Mary Shelley's novel Frankenstein illuminates the ideas of being human and having sympathy through the theme of Nature vs. Nurture. Given that animals lack sympathy, shown through their evolutionary need to survive, the idea of being human and having sympathy is tightly woven together.
Essentially, to be human means to have sympathy. (For example, when people are accused of murder, they have the tendency to be defined as lacking human qualities--being more animalistic). Therefore, both ideas presented in the question are far too similar to separate.
Naturally, people must learn sympathy. Given that Victor's creature must be taught this (as shown through its narrative regarding its experience with the DeLaceys), sympathy does not come naturally. At the same time, being human does not either (if looking at being human as one who is capable of possessing sympathy). Essentially what this means is that although people are born human, it takes much more than this birth to act human. In regards to the novel, the creature acts far more sympathetic than Victor.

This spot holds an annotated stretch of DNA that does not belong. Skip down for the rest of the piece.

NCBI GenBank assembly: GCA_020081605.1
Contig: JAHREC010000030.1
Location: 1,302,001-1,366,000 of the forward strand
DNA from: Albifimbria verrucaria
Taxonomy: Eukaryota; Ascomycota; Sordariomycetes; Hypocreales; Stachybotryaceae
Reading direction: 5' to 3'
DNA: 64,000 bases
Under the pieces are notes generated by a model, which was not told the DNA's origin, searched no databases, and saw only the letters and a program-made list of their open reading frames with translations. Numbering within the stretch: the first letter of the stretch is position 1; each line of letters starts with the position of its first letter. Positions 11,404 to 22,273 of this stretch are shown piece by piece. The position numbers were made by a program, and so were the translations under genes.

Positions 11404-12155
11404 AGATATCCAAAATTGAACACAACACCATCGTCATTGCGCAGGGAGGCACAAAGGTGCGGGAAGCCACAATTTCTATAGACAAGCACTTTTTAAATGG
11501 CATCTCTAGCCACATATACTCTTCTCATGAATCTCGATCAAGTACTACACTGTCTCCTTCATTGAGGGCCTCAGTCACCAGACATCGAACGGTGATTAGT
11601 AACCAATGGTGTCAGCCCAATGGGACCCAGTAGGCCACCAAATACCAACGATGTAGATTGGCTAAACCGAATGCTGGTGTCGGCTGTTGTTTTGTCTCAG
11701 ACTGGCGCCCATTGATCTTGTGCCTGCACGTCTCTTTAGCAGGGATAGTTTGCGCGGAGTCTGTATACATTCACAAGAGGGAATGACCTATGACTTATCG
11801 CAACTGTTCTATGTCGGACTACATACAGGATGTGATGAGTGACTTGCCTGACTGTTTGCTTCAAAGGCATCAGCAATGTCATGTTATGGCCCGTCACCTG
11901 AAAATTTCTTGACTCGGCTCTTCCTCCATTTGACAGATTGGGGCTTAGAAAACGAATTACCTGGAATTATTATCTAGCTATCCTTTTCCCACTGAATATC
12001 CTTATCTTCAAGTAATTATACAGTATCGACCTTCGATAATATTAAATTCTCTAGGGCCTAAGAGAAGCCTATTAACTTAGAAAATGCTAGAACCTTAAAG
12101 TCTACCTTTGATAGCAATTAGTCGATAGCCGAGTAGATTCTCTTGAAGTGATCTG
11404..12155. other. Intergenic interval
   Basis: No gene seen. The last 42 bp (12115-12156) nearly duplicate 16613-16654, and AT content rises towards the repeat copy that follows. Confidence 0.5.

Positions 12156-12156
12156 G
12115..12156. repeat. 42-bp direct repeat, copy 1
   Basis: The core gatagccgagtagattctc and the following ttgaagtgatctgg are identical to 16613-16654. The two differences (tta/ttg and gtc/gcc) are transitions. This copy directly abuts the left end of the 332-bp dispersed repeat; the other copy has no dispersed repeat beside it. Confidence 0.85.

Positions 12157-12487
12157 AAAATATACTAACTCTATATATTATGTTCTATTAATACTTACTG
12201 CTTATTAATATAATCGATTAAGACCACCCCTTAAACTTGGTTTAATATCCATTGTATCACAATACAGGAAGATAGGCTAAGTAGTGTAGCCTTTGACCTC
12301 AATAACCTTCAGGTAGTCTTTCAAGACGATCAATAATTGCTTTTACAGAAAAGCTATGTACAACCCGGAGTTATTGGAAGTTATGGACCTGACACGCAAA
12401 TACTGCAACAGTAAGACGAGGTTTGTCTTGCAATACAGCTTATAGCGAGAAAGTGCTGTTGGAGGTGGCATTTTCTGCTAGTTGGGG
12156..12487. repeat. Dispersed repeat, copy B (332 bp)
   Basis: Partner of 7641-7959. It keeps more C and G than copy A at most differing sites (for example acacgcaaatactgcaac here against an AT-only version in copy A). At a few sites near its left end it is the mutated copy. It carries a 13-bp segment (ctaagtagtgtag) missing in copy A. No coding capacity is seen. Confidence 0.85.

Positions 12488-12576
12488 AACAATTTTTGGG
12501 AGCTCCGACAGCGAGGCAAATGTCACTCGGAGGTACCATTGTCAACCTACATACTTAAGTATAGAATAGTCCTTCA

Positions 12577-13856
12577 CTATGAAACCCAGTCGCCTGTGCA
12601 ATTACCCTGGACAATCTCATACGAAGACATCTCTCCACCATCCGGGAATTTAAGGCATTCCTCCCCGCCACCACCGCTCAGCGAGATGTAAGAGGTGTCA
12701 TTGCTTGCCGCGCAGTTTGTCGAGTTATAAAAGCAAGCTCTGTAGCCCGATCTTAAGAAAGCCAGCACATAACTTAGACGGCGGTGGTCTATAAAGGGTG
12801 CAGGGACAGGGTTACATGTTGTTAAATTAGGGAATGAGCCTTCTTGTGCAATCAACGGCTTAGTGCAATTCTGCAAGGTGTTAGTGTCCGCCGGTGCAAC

Victor (a "human"), acting without sympathy, abandons his "son." The creature (not necessarily considered human), on the other hand, continues to give others chance after chance to redeem themselves (think the saving of the little girl, the conversation with William, and the conversation with Victor).
Therefore, the themes of being human and having sympathy are far to related to define one as being more apparent than the other. Instead of separating them, I would suggest using them in collaboration to show that being human is defined by having sympathy for others. Through this, one could define the creature as far more human than its creator.